Africa’s Growing Global Importance

Despite the global economy reeling for months from soaring inflation and the commodity and energy price shocks stemming from war in Ukraine, venture capital has continued to pour into Africa’s tech sector. From January to May this year, African start-ups received US$2.7 billion in funding — more than double the levels of the same period in 2021. The bulk of the money has come from US investors targeting firms in Egypt, Kenya, Nigeria and South Africa, tech hubs in, respectively, the north, east, west and south of the continent. Inflows to other African locations additionally grew by 382 percent year-on-year compared to 2021, a year in which African tech start-ups already raised a record US$5 billion — some 60 percent of that flowing toward fintechs.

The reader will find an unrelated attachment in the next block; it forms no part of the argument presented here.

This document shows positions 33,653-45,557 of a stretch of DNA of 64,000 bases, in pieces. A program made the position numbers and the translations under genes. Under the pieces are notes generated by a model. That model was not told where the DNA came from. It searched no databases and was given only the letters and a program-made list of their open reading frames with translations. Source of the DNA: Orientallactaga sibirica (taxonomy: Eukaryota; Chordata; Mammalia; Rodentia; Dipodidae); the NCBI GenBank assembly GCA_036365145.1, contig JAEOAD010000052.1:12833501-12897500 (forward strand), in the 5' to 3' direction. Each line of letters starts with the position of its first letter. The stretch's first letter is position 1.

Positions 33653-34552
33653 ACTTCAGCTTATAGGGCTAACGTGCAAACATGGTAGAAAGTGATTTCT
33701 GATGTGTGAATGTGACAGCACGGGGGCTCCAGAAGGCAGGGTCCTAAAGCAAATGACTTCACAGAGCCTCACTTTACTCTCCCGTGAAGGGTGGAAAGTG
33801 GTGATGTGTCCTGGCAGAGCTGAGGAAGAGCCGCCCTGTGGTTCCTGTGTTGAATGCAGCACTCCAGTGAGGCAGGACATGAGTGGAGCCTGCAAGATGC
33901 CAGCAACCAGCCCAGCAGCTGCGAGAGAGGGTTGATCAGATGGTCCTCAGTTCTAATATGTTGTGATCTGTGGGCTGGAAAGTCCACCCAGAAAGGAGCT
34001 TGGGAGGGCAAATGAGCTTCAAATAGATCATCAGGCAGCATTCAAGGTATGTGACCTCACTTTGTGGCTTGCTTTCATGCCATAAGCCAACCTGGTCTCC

Analysts suggest the pace of investment into the sector may slow if investor-originating countries like the United States dip into recession due to looming interest rate hikes meant to cool runaway inflation. However, the fundamental strengths and long-term viability of Africa’s fintech sector remain undeniable.

Africa’s vast geography and diverse populations are still often misrepresented and misunderstood on the global stage — an insidious legacy of the colonial gaze. A more nuanced and accurate portrayal of Africa’s dynamism would also reflect its potential for equitable exchange. Not simply passive consumers of foreign goods, services and culture, African stakeholders are instead innovators who have proven adept at creating solutions to seemingly intractable financial problems. Mobile money that doesn’t require an internet connection, customizable payment applications for businesses, innovative credit underwriting, vehicle financing for workers in the gig economy, real-time market access for small-scale farmers, and digitized stokvels (informal, invitation-only savings groups) are just a few.